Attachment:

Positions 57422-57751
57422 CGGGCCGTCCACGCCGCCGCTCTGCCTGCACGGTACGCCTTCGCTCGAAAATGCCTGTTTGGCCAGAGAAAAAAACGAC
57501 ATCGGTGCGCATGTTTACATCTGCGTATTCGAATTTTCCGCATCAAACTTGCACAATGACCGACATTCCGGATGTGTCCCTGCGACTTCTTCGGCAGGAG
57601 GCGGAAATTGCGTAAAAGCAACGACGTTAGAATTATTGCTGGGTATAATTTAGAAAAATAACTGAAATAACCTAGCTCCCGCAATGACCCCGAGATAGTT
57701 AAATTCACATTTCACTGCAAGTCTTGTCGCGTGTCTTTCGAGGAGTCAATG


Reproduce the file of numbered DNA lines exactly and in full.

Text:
Positions 57422-57751
57422 CGGGCCGTCCACGCCGCCGCTCTGCCTGCACGGTACGCCTTCGCTCGAAAATGCCTGTTTGGCCAGAGAAAAAAACGAC
57501 ATCGGTGCGCATGTTTACATCTGCGTATTCGAATTTTCCGCATCAAACTTGCACAATGACCGACATTCCGGATGTGTCCCTGCGACTTCTTCGGCAGGAG
57601 GCGGAAATTGCGTAAAAGCAACGACGTTAGAATTATTGCTGGGTATAATTTAGAAAAATAACTGAAATAACCTAGCTCCCGCAATGACCCCGAGATAGTT
57701 AAATTCACATTTCACTGCAAGTCTTGTCGCGTGTCTTTCGAGGAGTCAATG